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Seeing the glass ceiling: measuring women’s participation in humanitarian response

Women have not yet achieved parity in the humanitarian world. This applies, sadly, to women in humanitarian action, to women in humanitarian media, and to women in the context of COVID-19. Now, a new measurement framework developed by Humanitarian Advisory Group and UN Women has shown that, even when women and women’s rights organisations (WROs) are operationally active and supported to coordinate, advocate, and grow, their lack of access to the spaces where decisions are made continues to prevent transformative change that serves the interests of women and girls.

The framework measured four domains: transformative leadership, safe and meaningful participation; collective influencing and advocacy; and partnership, capacity and funding. It was piloted in the Philippines, where the impacts of COVID-19 have been among the most severe in Southeast Asia. The government declared a “state of calamity” on 16 March 2020, but public health measures have struggled to contain the spread of the disease or prevent it from overwhelming the health system. The COVID-19 Humanitarian Response Plan in the Philippines was released in May 2020, and updated in August 2020, indicated that over 40 million people would need assistance during the pandemic.

Despite a challenging context, including gendered inequalities and conflict, diverse women and women’s rights organisations have played an important role during the pandemic. With the health care sector overwhelmingly staffed by women, women have been paramount in the response, shaping what it looks like on the ground. Women’s rights organisations have been active in civil society coordination forums and, to some extent, local government forums. International partners have helped to strengthen institutional capacity of WROs during the pandemic, as seen in support for the Women in Emergencies Network (WENet). Advocacy is another area where collaboration between agencies has been particularly strong, with 69% of WRO respondents to our survey agreeing or strongly agreeing that international partners and donors had adequately supported their organisation to advocate for diverse women during the response.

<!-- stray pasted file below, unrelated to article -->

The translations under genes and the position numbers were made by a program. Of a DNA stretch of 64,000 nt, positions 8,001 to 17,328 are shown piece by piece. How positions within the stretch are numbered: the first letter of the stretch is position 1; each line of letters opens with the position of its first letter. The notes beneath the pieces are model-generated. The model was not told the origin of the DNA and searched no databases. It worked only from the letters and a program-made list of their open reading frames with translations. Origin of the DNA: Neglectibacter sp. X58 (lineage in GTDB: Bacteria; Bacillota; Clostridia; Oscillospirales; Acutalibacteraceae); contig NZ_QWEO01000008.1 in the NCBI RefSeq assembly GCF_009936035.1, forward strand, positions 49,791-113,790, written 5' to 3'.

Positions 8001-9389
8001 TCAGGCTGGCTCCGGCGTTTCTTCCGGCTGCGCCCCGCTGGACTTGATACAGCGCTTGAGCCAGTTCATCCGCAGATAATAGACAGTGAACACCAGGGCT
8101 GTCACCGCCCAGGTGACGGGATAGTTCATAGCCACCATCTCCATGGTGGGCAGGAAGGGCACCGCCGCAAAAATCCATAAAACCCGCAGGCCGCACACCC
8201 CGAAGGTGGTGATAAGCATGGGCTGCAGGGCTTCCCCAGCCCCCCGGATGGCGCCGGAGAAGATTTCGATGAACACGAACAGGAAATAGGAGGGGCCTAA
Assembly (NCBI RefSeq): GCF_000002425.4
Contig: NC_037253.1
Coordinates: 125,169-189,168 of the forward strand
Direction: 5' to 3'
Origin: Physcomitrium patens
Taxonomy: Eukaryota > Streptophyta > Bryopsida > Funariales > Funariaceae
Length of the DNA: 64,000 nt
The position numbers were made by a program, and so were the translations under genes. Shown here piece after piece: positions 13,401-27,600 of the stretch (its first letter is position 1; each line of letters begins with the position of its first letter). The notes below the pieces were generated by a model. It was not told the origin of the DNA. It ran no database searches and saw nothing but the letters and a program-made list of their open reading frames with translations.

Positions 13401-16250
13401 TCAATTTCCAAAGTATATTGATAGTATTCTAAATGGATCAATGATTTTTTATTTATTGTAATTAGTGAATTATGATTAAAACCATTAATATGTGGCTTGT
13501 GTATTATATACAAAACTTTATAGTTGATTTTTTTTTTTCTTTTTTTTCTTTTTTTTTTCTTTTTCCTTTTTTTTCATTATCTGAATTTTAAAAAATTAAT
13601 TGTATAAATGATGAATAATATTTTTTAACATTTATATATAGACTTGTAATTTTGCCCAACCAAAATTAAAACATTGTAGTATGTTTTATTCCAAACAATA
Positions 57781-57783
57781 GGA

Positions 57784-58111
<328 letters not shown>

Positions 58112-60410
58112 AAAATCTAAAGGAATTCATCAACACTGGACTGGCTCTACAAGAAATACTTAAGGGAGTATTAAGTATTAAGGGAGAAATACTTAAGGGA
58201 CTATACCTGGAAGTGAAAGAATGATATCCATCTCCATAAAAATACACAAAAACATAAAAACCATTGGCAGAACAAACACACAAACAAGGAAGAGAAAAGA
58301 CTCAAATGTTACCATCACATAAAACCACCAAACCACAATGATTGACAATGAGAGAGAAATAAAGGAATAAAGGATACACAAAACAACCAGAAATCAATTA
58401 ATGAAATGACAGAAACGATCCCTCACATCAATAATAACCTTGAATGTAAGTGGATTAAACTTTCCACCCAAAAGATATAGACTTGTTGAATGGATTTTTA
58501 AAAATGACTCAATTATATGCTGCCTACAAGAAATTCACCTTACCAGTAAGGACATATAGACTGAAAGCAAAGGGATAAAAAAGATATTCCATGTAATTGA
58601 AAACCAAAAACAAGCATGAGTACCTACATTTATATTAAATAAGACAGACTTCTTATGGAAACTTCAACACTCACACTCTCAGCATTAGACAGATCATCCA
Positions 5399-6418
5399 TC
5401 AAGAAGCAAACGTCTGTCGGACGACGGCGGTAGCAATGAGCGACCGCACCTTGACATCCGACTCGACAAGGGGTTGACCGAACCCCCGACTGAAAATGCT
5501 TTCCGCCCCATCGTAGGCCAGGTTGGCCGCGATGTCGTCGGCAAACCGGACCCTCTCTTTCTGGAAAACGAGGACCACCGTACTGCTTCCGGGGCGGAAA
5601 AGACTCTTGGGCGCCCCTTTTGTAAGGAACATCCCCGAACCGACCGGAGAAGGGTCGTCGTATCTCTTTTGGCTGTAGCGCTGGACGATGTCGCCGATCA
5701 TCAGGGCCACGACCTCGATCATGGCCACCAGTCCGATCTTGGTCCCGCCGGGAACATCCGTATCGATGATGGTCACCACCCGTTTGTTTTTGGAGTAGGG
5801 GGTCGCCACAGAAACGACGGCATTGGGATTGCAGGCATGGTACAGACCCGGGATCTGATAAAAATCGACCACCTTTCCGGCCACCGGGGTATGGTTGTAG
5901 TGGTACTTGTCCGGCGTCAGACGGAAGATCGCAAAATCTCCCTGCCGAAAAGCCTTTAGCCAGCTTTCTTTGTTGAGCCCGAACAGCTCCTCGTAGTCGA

However, our research highlighted some stark differences in perceptions of the response. When asked whether COVID-19 response plans and programs adequately addressed gender-based issues, only 14% of women’s rights organisations agreed or strongly agreed – a proportion that rose to 44% among other humanitarian actors. The gap was even greater when we asked whether the needs of diverse women had been addressed adequately: 14% and 51% respectively.

Tellingly, of 30 sets of notes from different COVID-19 meeting forums at the national and humanitarian coordination level that we studied for our research, only nine (30%) mention gender and/or women and girls. This lack of attention is also apparent in the absence of women’s rights organisations from key coordination forums (see graphic below). As a result, WROs’ advocacy successes have been ad hoc and their influence on the response itself has been limited.[1]